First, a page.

Monday, January 29, 2007
Give them the name of a favourite song or artist and they will create a personalized radio station for you based on that style of music. You can rate each song they give you to help fine-tune the station. And it's all free!
Now that I think about it, it does have something to do with SharePoint. This is very similar to the Knowledge Network component that Microsoft is planning to release later this year.
This wil allow you to track down other people in your organisation that share similar attributes based on your SharePoint profile. It can even look through your e-mails for keywords to suggest to you to add to your profile.
So not only can you find out about new music that you would like, but you can also track down that other person in your organisation that is passionate about Information Architecture for legal firms.
Isn't the internet wonderful?
Wednesday, January 17, 2007
We are all very used to organizing our documents by folders. We have been doing it for years in File Explorer. But it does have it's drawbacks. For example you can only organize a set of documents in one way. You might have reports that you file by region. If you wanted to see them by Customer instead, you are stuffed.
Then SharePoint came along and provided meta-data. Now we have the ability to tag our documents with the relevant properties (such as Region and Customer). We can define views based on these properties to see our documents in many different ways. We can even combine folders and meta-data so that users can continue to file documents in folders, while at the same time providing views based on the meta-data.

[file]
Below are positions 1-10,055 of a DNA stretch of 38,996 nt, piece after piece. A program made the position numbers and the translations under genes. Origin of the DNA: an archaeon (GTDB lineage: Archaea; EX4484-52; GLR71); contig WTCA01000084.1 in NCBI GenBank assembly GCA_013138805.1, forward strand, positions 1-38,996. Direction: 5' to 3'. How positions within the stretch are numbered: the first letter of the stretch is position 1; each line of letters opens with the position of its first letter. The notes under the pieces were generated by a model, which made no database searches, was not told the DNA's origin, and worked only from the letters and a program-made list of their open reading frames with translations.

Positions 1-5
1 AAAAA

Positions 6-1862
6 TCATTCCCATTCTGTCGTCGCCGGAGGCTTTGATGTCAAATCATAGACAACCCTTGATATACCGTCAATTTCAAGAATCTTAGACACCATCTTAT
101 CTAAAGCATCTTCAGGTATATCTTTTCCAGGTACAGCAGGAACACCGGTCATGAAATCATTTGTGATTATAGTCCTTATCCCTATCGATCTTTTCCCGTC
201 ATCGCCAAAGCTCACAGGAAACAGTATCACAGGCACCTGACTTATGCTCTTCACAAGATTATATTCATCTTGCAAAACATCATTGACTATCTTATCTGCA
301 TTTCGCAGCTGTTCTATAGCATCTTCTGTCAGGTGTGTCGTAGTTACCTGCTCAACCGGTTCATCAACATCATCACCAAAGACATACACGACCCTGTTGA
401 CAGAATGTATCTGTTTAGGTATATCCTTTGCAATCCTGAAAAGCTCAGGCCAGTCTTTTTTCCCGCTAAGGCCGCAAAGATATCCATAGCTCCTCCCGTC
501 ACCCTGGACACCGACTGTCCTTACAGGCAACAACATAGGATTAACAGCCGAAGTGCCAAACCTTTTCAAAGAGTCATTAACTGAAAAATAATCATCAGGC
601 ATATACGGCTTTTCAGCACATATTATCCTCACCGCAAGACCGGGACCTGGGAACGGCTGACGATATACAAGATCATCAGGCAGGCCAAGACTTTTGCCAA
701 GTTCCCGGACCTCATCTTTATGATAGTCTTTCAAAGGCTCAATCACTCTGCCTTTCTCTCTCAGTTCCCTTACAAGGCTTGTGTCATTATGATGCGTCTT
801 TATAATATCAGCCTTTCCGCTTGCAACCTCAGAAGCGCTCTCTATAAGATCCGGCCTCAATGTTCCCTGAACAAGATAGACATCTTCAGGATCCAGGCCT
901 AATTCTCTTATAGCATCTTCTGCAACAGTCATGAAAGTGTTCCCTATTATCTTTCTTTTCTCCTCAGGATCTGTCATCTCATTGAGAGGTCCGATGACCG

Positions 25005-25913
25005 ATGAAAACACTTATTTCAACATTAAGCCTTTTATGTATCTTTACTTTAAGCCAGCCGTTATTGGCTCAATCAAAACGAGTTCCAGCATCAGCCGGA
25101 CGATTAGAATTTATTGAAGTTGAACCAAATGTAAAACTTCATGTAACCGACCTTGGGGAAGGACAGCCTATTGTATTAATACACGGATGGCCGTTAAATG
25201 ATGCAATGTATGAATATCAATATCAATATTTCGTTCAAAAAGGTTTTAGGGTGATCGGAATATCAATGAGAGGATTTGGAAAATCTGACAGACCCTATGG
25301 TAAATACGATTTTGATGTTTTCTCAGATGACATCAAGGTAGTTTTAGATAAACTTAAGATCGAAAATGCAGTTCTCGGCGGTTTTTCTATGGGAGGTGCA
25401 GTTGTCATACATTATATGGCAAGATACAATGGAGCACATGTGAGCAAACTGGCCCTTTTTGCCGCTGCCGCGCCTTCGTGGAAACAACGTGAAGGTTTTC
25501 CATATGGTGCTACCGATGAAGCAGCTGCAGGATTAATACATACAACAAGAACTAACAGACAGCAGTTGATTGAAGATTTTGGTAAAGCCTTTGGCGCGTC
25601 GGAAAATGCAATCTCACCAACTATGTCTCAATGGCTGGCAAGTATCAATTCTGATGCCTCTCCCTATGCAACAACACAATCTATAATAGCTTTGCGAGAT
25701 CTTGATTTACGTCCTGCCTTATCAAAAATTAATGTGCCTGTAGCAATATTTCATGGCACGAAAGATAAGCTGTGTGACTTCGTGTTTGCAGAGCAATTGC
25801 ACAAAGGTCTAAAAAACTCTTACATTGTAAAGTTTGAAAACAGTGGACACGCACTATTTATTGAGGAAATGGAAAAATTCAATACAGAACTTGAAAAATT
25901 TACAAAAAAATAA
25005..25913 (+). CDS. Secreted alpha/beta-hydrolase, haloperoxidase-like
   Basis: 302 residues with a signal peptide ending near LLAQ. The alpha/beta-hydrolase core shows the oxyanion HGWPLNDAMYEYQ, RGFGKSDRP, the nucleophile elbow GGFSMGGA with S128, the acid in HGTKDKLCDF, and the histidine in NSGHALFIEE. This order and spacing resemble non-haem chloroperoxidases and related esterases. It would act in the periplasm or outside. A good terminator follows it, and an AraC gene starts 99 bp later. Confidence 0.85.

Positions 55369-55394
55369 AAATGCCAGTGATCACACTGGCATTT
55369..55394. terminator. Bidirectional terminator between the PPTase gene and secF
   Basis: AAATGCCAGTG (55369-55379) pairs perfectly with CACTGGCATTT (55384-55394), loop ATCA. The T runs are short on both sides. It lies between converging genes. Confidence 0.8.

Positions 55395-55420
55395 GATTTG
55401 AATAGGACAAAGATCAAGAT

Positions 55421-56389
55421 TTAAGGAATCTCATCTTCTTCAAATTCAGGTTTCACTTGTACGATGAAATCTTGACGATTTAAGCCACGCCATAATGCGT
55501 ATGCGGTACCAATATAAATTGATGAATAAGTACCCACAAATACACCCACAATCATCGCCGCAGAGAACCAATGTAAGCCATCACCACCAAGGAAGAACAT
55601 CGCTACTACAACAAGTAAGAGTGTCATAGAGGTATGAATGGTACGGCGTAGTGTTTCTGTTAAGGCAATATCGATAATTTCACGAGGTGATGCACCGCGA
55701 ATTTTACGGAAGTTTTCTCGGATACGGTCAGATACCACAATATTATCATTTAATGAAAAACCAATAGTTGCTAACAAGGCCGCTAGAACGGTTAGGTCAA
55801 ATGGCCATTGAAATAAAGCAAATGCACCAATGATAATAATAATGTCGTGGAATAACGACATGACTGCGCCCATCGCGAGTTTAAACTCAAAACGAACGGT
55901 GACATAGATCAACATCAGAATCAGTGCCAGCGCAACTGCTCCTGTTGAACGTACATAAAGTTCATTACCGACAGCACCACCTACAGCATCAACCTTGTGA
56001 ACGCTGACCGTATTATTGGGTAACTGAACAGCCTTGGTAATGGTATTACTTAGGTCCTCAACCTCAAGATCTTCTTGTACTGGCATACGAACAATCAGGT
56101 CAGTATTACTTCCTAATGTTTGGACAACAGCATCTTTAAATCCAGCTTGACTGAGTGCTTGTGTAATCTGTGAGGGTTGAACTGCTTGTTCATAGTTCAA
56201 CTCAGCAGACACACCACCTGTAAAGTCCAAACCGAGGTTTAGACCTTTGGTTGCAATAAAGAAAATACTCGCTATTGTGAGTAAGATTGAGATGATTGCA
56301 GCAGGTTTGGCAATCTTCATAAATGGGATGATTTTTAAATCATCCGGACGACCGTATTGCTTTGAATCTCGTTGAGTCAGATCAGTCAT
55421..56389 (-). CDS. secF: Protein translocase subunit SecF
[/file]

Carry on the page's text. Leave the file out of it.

The "Group By" view option allows you to define a hierarchy for viewing the documents - say by Country and then by Region. But what if you need to go beyond two levels? What if you want to view documents by Country, Region and Store? This article explains how you can achieve this using SharePoint Designer and WSSv3 (most of this is the same in FrontPage 2003 and WSSv2).
I will assume that you already have a document library with the necessary meta-data. To make it more interesting, I'm going to also assume that your documents are stored in a folder structure within the document library.
Launch SharePoint Designer and open your site (File - Open Site...)
Open the default.aspx file in your site. We will place our web part on this page
Select the Data Source Library tab in the right hand task pane
Open the drop down listbox for your Document Library and choose Copy and Modify...
On the Source tab, change the Item and folder scope to RecursiveAll